Traders confused over mixed signals on yen policy

The yen’s strengthening was said to be spurred by comments by Japanese finance minister, Masajuro Shiokawa, who said the yen’s recent decline had been a “little too rapid”. The yen has fallen by about 10% against the dollar since November 2001.

But economic and fiscal policy minister Heizo Takenaka said the decline was not too rapid, leaving foreign exchange traders flummoxed as to whether or not the Japanese government will act to strengthen the yen.

The Bank of Japan decided against buying ¥200 billion of foreign bonds at a policy meeting in November, after considering a motion put forward by board member Nobuyuki Nakahara. The board member denied it would constitute a form of currency intervention.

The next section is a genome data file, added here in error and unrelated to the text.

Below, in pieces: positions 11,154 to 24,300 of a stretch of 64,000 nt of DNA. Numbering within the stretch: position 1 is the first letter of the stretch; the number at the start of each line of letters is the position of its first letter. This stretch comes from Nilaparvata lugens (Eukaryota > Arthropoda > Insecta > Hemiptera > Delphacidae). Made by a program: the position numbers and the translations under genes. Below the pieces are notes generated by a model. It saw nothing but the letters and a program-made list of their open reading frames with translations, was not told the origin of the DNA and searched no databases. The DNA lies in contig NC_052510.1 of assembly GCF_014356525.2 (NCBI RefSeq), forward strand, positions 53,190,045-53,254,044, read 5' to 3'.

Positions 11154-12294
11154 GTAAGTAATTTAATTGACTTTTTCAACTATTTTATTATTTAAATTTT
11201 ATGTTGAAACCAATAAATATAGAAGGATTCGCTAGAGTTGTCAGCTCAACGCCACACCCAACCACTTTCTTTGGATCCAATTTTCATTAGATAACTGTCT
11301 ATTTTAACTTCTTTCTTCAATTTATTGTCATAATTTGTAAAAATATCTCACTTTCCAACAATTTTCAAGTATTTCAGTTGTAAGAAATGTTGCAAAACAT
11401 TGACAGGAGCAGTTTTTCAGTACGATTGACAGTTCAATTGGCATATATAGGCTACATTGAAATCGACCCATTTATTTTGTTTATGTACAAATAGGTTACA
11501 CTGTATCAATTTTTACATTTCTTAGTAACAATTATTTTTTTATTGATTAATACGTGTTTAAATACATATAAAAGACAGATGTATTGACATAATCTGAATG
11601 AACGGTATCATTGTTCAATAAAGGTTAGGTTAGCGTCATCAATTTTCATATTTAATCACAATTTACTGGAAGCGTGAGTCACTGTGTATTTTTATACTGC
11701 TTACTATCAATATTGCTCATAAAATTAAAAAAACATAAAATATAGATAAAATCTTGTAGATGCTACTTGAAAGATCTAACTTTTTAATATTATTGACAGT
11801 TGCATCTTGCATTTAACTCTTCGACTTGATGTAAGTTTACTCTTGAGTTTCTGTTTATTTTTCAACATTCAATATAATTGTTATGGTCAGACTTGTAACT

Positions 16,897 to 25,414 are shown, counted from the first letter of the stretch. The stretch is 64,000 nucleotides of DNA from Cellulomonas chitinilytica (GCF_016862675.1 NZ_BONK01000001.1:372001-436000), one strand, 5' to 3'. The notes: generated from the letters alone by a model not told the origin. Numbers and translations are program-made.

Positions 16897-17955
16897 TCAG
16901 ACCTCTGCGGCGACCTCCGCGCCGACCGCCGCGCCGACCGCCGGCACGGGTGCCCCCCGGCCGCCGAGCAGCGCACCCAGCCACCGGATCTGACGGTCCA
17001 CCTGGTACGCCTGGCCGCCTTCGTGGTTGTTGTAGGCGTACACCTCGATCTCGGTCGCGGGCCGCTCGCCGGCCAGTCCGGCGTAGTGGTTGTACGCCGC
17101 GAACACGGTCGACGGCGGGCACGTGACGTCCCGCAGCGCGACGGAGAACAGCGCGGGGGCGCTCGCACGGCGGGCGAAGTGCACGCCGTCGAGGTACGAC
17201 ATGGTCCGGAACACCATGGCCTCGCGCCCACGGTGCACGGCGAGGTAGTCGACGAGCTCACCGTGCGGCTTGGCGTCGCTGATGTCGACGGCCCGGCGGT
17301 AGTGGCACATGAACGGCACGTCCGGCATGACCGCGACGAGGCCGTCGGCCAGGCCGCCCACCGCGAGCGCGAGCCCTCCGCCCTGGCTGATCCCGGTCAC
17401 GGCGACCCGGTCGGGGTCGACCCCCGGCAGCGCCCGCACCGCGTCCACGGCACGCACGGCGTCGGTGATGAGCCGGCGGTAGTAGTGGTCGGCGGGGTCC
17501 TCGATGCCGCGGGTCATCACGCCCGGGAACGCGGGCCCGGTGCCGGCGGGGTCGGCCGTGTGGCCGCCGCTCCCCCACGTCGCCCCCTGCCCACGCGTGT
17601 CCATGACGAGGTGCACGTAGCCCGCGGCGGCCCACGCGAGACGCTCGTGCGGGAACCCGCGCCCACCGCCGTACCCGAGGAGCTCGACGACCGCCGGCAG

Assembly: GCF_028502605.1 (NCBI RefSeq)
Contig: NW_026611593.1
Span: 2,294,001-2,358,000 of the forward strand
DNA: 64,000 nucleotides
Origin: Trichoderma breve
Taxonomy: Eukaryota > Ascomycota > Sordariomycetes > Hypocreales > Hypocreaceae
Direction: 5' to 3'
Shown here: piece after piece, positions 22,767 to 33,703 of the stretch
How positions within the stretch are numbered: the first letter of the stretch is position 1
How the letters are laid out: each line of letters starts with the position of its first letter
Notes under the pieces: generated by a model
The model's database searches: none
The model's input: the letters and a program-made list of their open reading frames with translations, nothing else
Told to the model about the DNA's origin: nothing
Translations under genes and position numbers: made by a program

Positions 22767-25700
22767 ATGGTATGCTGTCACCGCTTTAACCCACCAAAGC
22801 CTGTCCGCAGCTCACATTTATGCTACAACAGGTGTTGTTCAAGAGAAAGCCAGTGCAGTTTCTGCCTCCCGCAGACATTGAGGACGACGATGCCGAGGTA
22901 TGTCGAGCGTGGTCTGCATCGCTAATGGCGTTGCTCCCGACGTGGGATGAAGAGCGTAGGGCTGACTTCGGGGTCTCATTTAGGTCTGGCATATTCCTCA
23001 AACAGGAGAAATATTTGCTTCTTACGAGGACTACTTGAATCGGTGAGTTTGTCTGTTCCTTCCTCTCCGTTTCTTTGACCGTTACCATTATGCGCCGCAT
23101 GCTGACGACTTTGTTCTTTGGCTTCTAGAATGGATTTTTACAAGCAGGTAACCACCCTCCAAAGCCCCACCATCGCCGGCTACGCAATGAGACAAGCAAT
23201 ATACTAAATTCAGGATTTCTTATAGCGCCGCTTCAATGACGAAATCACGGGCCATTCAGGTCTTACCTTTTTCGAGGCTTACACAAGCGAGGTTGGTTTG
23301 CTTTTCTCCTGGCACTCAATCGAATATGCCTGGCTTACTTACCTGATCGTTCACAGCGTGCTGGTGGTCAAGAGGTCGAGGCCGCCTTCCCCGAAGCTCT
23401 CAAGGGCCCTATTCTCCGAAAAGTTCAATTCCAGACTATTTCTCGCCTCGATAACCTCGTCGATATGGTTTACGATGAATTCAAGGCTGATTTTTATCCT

But some dealers believe the yen still has more ground to lose against the dollar, despite the apparent ambiguity on Japanese monetary policy. Proprietary traders at a major US investment bank were said to have bought short-dated, one-month yen puts/dollar calls on a total notional of at least $2 billion, according to one recent press report. Such a position is a one-way bet that there will be further declines in the yen's value against the dollar.

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